Photo-storage startup Snapjoy had a clever idea for competing with Flickr—create a tool that directly imports from Yahoo’s service, allowing users to switch over easily. The idea turned out to be a hit, and in two hours “Flickraft” was used to “rescue” more than 250,000 photos. But then Snapjoy hit a snag—Flickr disabled their API key, effectively blocking the service from harvesting any more images. The knee-jerk reaction would be to assume that Flickr is clamping down on a potential threat by locking up its users' data (or that they simply don’t like being compared to a sinking ship), but there’s a major hole in that theory. Snapjoy acknowledged that the Flickr API key has a limit of 3,600 calls per hour, and that the sudden rush of imports pushed Flickraft over it—in essence, they broke the rules and got cut off accordingly. The team has contacted Flickr over the issue, and hopes to restore their new feature as soon as possible.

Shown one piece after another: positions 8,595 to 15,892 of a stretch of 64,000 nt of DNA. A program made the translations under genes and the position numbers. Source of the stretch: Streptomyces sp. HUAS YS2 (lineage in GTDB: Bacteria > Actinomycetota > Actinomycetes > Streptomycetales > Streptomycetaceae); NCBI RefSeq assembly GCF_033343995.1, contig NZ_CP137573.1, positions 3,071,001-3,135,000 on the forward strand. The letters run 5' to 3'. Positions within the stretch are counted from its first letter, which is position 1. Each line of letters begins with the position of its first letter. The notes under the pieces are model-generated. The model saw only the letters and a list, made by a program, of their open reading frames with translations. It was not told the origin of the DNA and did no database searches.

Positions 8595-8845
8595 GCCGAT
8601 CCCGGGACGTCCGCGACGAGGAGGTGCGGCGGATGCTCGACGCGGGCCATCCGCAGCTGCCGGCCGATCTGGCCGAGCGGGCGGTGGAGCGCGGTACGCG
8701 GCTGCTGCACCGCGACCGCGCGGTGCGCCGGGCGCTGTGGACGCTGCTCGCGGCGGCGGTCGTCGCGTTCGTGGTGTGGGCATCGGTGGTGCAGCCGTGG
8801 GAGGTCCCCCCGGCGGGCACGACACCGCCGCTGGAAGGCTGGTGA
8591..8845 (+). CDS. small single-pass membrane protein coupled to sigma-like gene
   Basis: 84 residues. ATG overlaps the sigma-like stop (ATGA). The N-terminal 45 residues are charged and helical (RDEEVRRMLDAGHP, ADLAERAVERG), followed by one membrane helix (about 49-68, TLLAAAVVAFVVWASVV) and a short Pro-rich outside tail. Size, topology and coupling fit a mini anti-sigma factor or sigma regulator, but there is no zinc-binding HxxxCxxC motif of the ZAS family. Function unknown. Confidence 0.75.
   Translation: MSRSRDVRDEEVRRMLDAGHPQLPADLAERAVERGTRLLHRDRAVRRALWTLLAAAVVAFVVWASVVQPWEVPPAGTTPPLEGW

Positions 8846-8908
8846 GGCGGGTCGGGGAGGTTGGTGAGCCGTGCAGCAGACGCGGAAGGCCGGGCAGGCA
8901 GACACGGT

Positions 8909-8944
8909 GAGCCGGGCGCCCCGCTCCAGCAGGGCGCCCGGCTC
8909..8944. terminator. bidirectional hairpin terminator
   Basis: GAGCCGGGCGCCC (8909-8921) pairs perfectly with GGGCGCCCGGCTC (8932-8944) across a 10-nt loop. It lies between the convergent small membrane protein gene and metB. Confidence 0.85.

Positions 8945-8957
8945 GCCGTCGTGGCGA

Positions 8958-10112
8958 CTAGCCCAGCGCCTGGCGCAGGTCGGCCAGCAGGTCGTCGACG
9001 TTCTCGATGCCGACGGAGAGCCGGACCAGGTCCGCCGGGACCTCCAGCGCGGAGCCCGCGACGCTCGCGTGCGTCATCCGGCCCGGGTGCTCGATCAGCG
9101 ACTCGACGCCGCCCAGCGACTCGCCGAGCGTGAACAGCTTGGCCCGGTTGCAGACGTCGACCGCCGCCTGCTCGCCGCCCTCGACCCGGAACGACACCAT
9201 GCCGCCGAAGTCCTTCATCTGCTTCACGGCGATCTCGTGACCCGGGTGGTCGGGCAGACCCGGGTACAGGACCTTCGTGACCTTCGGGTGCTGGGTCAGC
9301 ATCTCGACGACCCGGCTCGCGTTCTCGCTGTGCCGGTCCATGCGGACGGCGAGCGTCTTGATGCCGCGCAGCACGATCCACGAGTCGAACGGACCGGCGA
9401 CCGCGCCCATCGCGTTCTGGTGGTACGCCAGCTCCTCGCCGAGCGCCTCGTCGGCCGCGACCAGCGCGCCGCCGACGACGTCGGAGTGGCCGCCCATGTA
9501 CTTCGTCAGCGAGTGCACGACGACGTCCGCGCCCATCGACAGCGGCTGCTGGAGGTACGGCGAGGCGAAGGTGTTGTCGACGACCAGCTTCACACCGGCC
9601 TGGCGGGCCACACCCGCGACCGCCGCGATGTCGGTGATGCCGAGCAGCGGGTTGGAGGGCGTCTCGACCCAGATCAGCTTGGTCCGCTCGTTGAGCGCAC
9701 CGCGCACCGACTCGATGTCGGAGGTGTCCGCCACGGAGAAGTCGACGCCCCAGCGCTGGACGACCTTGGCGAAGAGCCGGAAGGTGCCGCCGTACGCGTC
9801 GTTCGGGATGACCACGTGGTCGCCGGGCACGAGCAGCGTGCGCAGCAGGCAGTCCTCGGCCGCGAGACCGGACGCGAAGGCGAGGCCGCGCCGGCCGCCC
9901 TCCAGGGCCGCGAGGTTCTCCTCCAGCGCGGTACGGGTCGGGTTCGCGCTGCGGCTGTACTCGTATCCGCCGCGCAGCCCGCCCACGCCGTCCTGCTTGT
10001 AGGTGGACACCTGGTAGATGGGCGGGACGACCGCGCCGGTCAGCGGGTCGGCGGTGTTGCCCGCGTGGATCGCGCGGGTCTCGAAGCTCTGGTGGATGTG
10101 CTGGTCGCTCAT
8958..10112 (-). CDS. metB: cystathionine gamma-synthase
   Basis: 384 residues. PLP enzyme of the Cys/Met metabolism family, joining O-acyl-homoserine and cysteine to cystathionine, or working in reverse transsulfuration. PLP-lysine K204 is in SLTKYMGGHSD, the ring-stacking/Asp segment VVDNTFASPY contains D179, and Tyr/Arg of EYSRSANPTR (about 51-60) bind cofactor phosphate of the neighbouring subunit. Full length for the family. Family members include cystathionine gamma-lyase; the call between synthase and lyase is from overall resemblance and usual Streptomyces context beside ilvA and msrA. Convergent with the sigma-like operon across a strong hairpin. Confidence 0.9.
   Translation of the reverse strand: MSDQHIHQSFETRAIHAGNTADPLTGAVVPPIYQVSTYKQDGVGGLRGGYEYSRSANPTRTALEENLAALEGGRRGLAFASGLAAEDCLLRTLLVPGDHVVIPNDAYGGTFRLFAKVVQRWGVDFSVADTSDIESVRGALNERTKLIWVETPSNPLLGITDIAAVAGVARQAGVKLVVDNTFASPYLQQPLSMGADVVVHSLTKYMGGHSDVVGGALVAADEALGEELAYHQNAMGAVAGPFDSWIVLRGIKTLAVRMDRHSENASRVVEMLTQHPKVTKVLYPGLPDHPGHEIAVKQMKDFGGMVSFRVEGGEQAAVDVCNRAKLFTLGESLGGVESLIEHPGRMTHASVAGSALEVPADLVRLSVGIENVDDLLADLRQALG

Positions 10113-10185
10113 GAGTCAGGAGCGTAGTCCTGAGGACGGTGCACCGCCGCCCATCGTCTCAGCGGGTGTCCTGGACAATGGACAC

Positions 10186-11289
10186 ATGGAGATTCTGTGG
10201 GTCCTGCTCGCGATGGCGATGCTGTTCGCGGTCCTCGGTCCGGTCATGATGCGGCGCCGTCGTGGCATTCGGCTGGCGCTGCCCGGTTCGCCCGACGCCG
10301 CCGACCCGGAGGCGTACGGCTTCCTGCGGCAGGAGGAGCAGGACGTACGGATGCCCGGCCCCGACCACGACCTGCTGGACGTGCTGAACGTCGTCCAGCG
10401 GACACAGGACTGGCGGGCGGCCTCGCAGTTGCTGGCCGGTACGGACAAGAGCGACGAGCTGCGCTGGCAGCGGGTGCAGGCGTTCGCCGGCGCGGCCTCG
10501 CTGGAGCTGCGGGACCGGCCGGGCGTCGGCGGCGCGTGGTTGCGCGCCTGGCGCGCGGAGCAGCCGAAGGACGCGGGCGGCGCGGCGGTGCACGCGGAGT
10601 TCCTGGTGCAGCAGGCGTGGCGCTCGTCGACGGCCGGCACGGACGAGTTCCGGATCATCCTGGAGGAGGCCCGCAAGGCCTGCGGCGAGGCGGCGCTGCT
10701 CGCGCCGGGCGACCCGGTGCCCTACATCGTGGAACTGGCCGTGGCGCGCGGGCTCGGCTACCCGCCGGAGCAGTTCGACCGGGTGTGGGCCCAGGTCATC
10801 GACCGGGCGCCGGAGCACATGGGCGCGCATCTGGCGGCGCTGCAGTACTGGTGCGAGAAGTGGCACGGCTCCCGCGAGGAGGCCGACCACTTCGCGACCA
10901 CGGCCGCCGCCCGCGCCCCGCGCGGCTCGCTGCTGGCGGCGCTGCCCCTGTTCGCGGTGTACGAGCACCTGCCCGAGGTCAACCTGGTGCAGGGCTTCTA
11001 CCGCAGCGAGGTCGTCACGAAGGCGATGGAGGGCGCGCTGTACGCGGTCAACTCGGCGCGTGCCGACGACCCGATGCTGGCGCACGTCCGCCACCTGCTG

The bigger story, though, might be how quickly Flickr users were willing to leave it behind. Let’s look at the criticisms that might have motivated all those imports, and what alternative services are out there for serious photographers.
Flickr’s user experience has taken some flack over the years, most notably from one of its own designers, but most of the criticism directed towards it relates to licensing. The wealth of Creative Commons licenced imagery on the site makes it a great resource (we’ve certainly drawn from it), but some have complained that its privacy settings are too complicated, that it strips copyright data from images, and that it’s API makes it easy for 3rd parties to misuse Flickr photos.
For more casual users, those concerns may not be a problem. But for professionals who need to guard their work more closely, licencing is serious business. Fortunately, there are some goodposts out there about alternative services—not all of them have free options, but they might be better choices for anyone who’s leery of Yahoo’s product.